Over the last couple of years, the field of HCI has slowly moved beyond the concept of usability towards the concept of UX (hereafter, I use the terms usability and UX for the sake of simplicity)

Some people still believe UX does not offer anything new, and is just 'the old wine in a new bottle'. On the other hand, there are people who believe UX is different than usability (although similar in some aspects).

One difference is discussed to be the broader scope of UX compared to usability. For instance, UX is argued to be directly related to innovation, creativity, and delivering unexpected functionalities and qualities to the end users. This is while usability mainly focuses on delivering 'expected functionalities' in a usable manner.

Also, UX is known to target 'positive feelings' rather than 'preventing negative feelings', i.e. UX focuses on pleasure while usability focuses on satisfaction , and preventing frustration, errors, etc etc.

If we agree that UX is broader than usability, and goes beyond that (please share your views if you don't agree to this statement), then the question is:

  1. How is institutionalisation of UX different from institutionalisation of usability?
  2. What are the similarities?

For instance, talking to quite a few practitioners, I have learned that from their perspective and based on their experience, there are more and different steps required to 'introduce UX to an organisation' compared to what they would have done in previous years for usability. I appreciate if you share your views and experiences in this matter, also refer me to sources for more learning.

Also, looking at the books out in the market, one sees a new trend e.g. Eric Schaffer the author of Institutionalization of Usability: A Step-by-Step Guide (2004), now have authored a book called:Institutionalization of UX: A Step-by-Step Guide to a User Experience Practice (2013). I own the second book but not the first one, and appreciate if someone can answer my questions, considering Schaffer's view on the matter and what he has covered in the two books.

1 Answer 1


One similarity between the two books you mentioned is in the editorial (back cover) reviews. They are by the same people, but for the most part simply replace the word usability by user experience. Uninspiring to say the least.

One might therefore be led to believe that in the 10 year period between the two books, the author has seen an opportunity to make use of the rise of the term 'UX' and offer his own book as your 'old wine in a new bottle', by rewording the same content for a new age.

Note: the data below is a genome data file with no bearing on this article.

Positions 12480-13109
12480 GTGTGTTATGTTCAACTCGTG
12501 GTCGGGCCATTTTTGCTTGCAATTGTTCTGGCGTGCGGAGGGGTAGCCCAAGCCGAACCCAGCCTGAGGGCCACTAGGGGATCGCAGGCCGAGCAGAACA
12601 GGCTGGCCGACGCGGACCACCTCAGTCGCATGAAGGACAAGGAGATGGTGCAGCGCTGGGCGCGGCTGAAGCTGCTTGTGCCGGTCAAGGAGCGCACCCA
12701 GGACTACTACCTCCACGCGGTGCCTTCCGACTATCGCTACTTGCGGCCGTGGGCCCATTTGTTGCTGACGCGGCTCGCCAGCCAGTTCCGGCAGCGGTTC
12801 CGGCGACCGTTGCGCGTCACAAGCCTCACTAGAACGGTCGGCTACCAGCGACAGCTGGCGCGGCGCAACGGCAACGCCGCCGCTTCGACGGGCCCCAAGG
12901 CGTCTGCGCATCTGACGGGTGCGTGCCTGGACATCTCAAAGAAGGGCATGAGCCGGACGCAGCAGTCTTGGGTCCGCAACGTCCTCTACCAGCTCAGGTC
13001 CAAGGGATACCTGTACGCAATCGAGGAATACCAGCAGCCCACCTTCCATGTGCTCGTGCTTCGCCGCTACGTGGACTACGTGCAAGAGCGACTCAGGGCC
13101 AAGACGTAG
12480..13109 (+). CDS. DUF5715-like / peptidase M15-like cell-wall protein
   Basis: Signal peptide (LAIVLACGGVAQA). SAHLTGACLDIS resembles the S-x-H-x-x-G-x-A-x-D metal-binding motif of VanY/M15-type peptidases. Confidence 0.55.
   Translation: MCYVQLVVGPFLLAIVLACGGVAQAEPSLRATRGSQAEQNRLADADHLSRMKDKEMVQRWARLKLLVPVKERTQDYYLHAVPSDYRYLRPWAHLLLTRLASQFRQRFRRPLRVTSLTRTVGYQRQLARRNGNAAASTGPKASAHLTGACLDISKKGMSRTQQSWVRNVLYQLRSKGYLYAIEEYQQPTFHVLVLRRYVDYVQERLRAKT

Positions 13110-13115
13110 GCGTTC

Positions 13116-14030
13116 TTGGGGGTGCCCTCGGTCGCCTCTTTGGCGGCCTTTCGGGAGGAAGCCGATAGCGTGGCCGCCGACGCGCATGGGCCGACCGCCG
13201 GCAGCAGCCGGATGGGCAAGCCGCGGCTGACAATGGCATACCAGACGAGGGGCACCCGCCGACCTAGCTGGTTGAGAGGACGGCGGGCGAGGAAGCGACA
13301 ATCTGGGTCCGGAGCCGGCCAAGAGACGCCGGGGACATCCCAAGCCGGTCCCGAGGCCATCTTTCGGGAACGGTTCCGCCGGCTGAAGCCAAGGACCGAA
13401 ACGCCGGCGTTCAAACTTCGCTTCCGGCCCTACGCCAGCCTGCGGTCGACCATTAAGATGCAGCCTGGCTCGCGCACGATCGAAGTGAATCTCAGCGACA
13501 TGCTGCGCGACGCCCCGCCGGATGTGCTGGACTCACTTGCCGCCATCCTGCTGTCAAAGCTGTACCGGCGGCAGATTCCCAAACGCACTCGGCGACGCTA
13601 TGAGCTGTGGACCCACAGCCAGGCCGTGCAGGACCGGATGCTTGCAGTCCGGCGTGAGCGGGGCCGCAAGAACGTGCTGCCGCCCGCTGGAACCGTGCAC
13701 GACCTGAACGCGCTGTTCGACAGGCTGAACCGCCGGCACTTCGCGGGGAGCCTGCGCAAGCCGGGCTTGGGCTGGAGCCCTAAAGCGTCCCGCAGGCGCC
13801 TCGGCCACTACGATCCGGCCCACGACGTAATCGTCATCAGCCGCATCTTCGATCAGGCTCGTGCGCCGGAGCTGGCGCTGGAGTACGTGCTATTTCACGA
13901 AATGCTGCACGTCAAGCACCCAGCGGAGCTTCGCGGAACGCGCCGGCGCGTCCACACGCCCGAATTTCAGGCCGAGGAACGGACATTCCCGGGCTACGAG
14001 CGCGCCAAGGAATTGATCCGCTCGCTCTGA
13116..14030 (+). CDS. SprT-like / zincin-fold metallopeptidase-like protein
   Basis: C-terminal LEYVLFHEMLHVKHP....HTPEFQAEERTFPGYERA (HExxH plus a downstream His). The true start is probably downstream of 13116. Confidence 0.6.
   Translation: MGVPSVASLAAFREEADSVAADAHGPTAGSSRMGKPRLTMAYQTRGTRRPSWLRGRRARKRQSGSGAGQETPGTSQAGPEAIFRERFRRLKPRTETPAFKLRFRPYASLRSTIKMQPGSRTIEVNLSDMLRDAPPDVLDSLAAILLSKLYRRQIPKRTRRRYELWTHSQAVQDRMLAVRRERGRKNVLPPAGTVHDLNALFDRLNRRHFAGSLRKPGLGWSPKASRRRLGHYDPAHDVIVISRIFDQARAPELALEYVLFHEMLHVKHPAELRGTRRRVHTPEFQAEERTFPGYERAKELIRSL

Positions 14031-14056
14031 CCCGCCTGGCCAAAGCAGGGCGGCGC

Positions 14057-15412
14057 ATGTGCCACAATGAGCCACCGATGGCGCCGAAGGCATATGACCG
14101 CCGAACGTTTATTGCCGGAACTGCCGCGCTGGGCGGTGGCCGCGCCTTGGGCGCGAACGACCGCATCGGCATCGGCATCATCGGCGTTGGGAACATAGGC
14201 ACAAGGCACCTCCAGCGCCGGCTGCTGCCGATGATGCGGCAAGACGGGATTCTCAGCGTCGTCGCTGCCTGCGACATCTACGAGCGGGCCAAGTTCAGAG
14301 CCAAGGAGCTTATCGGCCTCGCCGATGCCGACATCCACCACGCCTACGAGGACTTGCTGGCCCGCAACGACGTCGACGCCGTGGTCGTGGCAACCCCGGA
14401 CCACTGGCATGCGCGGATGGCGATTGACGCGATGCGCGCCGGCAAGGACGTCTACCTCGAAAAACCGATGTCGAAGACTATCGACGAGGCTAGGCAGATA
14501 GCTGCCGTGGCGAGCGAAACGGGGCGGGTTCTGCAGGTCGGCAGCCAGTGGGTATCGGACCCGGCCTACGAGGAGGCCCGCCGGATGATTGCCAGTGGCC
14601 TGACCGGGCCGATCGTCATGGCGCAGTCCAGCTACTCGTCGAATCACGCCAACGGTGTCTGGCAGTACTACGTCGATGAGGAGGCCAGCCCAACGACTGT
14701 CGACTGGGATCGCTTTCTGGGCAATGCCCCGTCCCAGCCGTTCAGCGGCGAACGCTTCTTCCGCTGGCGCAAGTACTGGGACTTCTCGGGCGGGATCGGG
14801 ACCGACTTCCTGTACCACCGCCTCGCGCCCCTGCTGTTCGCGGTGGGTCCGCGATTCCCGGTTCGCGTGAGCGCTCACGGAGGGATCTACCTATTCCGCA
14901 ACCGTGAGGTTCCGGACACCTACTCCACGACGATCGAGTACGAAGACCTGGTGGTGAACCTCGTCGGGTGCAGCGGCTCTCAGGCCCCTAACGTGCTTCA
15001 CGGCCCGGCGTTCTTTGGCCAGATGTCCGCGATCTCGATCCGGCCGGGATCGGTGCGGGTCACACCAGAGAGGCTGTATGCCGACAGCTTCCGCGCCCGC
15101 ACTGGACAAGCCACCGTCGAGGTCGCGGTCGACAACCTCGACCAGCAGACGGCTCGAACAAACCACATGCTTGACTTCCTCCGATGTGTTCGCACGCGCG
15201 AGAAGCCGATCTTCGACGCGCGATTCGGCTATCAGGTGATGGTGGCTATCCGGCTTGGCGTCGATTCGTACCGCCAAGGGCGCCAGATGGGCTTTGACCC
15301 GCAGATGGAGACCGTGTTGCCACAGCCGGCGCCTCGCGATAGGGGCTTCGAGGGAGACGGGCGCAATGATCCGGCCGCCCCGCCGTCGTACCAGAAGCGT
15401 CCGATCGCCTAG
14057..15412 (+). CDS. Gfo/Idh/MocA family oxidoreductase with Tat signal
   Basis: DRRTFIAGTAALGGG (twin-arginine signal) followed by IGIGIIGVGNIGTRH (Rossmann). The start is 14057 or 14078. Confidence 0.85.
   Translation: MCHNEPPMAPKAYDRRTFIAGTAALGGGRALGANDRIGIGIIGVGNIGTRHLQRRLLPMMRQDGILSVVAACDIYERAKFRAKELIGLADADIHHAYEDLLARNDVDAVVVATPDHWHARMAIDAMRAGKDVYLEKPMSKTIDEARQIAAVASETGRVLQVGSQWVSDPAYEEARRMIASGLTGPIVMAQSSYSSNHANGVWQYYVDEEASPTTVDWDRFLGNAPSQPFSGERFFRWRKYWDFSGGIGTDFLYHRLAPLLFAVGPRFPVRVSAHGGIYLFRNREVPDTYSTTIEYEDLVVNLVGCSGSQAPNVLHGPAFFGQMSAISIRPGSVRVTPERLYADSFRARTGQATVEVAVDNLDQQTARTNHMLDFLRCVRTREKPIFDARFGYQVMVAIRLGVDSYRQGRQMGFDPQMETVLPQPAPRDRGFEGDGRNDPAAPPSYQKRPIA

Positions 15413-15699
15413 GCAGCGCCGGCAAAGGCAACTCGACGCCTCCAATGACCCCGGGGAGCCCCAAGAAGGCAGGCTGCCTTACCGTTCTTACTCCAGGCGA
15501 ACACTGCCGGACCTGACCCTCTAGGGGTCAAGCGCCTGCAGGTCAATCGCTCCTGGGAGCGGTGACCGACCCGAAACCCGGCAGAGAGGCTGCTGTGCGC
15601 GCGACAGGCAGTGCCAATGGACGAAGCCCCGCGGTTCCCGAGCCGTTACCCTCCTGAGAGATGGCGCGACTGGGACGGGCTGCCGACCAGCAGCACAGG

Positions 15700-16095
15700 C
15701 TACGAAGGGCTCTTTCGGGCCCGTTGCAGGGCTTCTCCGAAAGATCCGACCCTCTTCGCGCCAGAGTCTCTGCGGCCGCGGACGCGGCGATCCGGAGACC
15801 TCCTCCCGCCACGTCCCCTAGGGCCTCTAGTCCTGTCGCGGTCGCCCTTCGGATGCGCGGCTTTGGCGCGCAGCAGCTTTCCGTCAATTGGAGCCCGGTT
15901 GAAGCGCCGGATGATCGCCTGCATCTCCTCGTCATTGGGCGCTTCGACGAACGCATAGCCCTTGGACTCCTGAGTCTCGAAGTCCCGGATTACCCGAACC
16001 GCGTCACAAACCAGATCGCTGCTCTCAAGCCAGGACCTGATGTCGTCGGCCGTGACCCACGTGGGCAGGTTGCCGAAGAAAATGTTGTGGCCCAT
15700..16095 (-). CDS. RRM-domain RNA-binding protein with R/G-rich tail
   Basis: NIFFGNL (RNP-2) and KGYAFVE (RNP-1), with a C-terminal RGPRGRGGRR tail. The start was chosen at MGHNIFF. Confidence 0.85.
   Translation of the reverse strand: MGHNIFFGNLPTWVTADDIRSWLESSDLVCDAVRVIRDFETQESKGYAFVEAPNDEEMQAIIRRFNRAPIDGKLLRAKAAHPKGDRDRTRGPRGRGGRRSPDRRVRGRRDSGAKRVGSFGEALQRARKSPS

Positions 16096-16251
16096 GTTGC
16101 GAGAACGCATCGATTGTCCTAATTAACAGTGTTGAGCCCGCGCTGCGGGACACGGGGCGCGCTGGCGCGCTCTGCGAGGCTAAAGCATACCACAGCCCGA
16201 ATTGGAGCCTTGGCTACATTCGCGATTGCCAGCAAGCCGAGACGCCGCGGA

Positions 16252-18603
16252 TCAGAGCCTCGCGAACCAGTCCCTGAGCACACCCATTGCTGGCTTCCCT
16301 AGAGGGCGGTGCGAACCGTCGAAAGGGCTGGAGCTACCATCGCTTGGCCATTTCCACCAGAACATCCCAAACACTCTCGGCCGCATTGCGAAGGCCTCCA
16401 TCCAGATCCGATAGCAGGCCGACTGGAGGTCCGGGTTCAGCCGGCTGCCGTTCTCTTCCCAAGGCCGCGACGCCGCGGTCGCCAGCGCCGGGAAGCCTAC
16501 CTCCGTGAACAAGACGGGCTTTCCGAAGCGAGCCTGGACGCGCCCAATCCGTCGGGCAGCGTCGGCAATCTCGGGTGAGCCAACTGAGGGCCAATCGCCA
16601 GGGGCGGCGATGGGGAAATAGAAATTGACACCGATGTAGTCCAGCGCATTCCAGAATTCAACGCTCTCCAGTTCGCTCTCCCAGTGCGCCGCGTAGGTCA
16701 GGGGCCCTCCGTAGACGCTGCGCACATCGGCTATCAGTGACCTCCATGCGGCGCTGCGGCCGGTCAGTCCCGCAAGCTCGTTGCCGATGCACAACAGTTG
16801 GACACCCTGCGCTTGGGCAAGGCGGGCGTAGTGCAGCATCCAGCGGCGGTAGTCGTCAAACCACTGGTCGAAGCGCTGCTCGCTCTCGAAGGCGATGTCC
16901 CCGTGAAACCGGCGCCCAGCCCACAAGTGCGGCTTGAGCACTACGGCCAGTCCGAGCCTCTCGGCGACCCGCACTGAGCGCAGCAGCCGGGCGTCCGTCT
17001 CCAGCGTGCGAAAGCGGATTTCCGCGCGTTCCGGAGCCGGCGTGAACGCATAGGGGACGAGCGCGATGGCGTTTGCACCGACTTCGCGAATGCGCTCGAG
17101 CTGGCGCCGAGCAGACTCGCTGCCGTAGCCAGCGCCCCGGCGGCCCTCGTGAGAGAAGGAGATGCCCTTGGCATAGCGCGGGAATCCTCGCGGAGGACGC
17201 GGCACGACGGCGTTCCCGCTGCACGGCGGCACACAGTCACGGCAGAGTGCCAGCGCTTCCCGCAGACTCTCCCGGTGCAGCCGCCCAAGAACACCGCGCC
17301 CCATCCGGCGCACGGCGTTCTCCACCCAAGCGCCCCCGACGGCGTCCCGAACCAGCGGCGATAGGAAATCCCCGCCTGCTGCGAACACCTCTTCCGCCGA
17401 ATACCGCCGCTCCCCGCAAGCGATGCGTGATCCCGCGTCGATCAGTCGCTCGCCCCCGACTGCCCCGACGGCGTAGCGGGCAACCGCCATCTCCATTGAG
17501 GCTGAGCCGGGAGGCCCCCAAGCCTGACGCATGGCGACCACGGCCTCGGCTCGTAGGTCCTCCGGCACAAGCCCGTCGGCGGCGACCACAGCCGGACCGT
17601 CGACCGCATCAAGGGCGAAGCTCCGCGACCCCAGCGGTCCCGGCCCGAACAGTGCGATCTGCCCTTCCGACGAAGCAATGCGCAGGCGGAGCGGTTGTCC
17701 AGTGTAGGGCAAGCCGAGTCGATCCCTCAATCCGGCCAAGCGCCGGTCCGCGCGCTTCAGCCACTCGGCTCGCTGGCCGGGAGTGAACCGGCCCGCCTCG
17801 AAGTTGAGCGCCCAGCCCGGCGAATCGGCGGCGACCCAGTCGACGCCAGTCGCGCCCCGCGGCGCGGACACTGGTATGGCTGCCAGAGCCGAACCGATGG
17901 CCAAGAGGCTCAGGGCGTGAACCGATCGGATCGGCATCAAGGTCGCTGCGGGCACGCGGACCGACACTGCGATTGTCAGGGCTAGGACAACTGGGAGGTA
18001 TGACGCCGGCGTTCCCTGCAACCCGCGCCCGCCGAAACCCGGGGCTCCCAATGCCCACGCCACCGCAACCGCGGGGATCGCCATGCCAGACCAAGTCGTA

And therein lies a problem. While some, potentially like this author and his reviewers, may see usability and UX as interchangeable terms, some will not. Whether or not that is the case depends on a person's own engagement or role in the industry. Everyone has different eyes and is affected by different experiences, different needs and different agendas. We come from different backgrounds and have different destinations.

To define either usability or UX is a quest sought after by many but has no right answer in a way that will satisfy all. For some they overlap, for others they are the same thing. [It depends!]

Why do we need to package them up in a neatly packaged boxes labelled with a single word on? The real world is not like that and since UX provides an interface between myriad products and that real world, UX cannot be like that either.

The definition of usability or UX is like the elephant in the room. Nobody can stop talking about the elephant. Instead let's just focus on helping get the elephant where it belongs.

Here's a favourite joke of mine. It's only slightly relevant to my point.

  • Q: What's the difference between a duck?
  • A: Because one of its legs are both the same.

Usability, UX - same difference :)

  • + 1 , Great answer!
    – Devin
    Jun 14, 2015 at 22:22
  • The more things change, the more they stay the same. The business jargon POD (point of difference) was also replaced by USP (unique selling proposition), but can you spot the difference?
    – Michael Lai
    Jun 15, 2015 at 0:16

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